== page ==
Tag Archives: ideation

P&G expands Connect & Develop – very significant

P&G has always been my “pin up” company, as it has pioneered ideation not only internally, but with customers and suppliers in a way that has been transformational for the company. It is therefore especially interesting for me to learn that Procter & Gamble is stepping up efforts to find new ideas – wherever they might originate. The wave of Open Innovation continues to build, but some skeptics feel that it is a bubble. Well, not for P&G.

P&G wants to triple the revenue it earns from working with outside sources, including competitors, universities and entrepreneurs. In five years, P&G wants to earn $3 billion in sales from its partnerships with outside companies and researchers, tripling the impact of a program that began in 2000 to find and adapt new ideas from small firms, inventors and others.

“Connect and Develop has created a culture of open innovation that has already generated sustainable growth, but we know we can do more,” chairman and CEO Bob McDonald said. “We want the best minds in the world to work with us to create big ideas.”

In a company that once took years, even decades, to bring new products to market relying on in-house research, the program has helped P&G quickly get new products on store shelves.

Examples of products found through Connect and Develop include Mr. Clean Magic Eraser, which came from technology licensed from German chemical company BASF, and Swiffer Dusters, adapted from a Japanese competitor called Unicharm Corp. P&G negotiated the rights to sell the product outside of Japan.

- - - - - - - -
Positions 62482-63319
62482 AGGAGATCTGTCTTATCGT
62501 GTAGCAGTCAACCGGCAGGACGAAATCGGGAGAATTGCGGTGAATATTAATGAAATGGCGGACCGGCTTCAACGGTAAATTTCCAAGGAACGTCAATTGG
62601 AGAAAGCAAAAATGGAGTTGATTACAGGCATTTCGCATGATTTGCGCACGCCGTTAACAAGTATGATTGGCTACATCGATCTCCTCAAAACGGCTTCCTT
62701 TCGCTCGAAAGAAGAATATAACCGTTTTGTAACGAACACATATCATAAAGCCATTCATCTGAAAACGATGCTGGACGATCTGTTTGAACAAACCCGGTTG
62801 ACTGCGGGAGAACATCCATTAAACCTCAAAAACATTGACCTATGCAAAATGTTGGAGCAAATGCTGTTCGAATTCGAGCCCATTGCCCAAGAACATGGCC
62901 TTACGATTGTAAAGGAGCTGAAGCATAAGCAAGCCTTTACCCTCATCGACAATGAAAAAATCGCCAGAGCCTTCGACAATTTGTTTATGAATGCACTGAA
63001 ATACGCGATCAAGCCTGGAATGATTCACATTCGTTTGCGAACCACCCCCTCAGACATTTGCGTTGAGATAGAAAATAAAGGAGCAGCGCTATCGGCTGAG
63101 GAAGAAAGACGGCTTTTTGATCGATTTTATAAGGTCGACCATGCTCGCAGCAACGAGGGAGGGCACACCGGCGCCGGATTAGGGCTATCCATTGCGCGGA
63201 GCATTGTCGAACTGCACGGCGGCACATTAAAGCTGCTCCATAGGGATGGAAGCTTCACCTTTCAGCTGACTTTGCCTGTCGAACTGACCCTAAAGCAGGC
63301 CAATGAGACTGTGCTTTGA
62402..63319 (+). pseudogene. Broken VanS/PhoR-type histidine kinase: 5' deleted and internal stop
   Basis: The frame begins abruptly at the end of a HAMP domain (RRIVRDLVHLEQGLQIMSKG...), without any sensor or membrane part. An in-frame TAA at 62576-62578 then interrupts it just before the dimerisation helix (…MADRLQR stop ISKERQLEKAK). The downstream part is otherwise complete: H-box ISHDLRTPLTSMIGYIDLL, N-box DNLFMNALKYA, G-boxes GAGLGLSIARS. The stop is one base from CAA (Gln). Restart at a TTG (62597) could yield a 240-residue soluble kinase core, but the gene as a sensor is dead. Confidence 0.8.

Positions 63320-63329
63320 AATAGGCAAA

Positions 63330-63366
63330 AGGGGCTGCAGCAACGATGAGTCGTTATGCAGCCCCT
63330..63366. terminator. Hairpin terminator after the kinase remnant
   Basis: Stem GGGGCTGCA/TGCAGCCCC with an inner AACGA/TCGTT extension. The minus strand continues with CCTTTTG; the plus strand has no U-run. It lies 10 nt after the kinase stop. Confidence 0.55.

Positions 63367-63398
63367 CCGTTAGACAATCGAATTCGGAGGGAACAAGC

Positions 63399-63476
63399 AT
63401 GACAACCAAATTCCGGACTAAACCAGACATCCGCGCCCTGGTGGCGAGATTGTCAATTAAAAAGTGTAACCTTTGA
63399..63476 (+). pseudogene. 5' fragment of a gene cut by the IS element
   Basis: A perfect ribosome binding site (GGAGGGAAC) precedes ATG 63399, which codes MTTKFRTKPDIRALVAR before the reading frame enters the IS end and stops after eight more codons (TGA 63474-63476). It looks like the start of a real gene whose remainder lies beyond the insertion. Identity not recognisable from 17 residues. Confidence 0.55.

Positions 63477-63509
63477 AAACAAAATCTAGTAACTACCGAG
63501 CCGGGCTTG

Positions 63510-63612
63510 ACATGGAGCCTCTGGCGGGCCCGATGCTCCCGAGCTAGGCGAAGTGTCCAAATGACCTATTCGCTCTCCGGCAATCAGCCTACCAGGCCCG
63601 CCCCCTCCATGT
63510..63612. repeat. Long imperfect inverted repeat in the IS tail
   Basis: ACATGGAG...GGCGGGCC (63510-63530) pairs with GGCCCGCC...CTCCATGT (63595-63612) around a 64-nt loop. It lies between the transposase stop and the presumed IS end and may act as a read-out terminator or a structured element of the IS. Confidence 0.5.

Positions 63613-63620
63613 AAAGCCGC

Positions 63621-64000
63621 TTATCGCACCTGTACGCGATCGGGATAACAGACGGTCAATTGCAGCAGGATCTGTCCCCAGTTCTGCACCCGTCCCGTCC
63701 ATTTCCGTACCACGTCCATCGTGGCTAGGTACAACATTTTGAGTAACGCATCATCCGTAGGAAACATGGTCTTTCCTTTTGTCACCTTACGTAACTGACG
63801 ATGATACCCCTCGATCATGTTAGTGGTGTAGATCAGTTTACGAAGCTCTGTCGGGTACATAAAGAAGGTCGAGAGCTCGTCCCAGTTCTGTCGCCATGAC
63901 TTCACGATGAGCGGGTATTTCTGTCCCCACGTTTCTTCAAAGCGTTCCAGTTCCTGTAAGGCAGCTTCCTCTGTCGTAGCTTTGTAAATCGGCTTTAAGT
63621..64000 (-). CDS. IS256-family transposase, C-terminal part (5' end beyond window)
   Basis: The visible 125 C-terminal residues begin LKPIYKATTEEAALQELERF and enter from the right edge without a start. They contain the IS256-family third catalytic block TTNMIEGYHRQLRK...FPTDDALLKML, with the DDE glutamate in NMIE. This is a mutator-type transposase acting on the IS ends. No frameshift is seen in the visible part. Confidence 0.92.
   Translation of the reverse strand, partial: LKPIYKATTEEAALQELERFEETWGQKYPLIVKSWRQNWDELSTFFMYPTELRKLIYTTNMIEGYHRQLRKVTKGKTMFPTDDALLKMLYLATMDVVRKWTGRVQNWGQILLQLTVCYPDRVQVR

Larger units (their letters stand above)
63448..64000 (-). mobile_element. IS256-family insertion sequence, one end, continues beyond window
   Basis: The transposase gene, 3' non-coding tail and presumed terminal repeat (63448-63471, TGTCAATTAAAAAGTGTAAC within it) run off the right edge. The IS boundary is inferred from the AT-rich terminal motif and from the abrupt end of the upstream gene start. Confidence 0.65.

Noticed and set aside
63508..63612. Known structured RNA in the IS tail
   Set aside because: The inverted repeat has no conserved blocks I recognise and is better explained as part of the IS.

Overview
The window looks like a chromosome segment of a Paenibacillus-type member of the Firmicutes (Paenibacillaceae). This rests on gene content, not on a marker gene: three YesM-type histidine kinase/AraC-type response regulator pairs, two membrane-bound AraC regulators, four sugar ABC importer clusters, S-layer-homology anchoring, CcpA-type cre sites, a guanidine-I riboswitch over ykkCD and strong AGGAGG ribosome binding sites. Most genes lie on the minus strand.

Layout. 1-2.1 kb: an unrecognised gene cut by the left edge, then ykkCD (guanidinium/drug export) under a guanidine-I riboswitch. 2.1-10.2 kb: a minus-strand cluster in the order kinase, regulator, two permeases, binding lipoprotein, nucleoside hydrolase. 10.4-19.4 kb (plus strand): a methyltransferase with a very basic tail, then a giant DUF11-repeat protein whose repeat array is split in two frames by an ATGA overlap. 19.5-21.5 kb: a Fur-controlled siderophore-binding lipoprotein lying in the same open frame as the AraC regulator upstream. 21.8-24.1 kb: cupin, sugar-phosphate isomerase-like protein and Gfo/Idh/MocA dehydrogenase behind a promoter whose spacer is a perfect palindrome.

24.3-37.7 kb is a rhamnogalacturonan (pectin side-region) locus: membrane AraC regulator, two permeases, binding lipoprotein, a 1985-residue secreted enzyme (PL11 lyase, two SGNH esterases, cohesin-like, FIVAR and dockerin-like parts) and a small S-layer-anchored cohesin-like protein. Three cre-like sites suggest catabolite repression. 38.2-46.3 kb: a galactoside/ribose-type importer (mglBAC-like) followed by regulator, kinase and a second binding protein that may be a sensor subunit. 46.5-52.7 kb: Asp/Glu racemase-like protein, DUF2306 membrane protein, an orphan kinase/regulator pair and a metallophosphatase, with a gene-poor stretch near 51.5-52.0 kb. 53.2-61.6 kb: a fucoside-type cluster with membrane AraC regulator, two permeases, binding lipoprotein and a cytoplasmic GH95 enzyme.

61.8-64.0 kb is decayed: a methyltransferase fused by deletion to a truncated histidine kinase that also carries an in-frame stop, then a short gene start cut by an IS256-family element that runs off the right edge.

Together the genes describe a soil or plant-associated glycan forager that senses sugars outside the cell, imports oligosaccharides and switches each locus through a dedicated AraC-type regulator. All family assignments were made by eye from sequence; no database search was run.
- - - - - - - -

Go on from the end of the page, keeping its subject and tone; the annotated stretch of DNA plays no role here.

P&G will continue to look for similar opportunities, but will also step up its work with small- and mid-sized entrepreneurial companies, said Bruce Brown, P&G’s chief technology officer. The company plans to increase its work with universities, research institutions and government laboratories around the world, including “innovation hotspots” like California’s Silicon Valley, Boston, Israel and China, Brown said.

P&G employs dozens of international technology entrepreneurs whose job it is to find new products and technologies. The company already employs a small office in Silicon Valley and has employees working inside venture capital firms researching new businesses that P&G could invest in or even purchase outright.

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Filed under Innovation, Open Innovation

Tata, Innovation and Ideation

Most of us will have heard about the low cost car that is set to revolutionize travel in India. Many of us will have heard of its innovative model of distribution throughout the country. But not many of us have linked the innovation by Tata to ideation.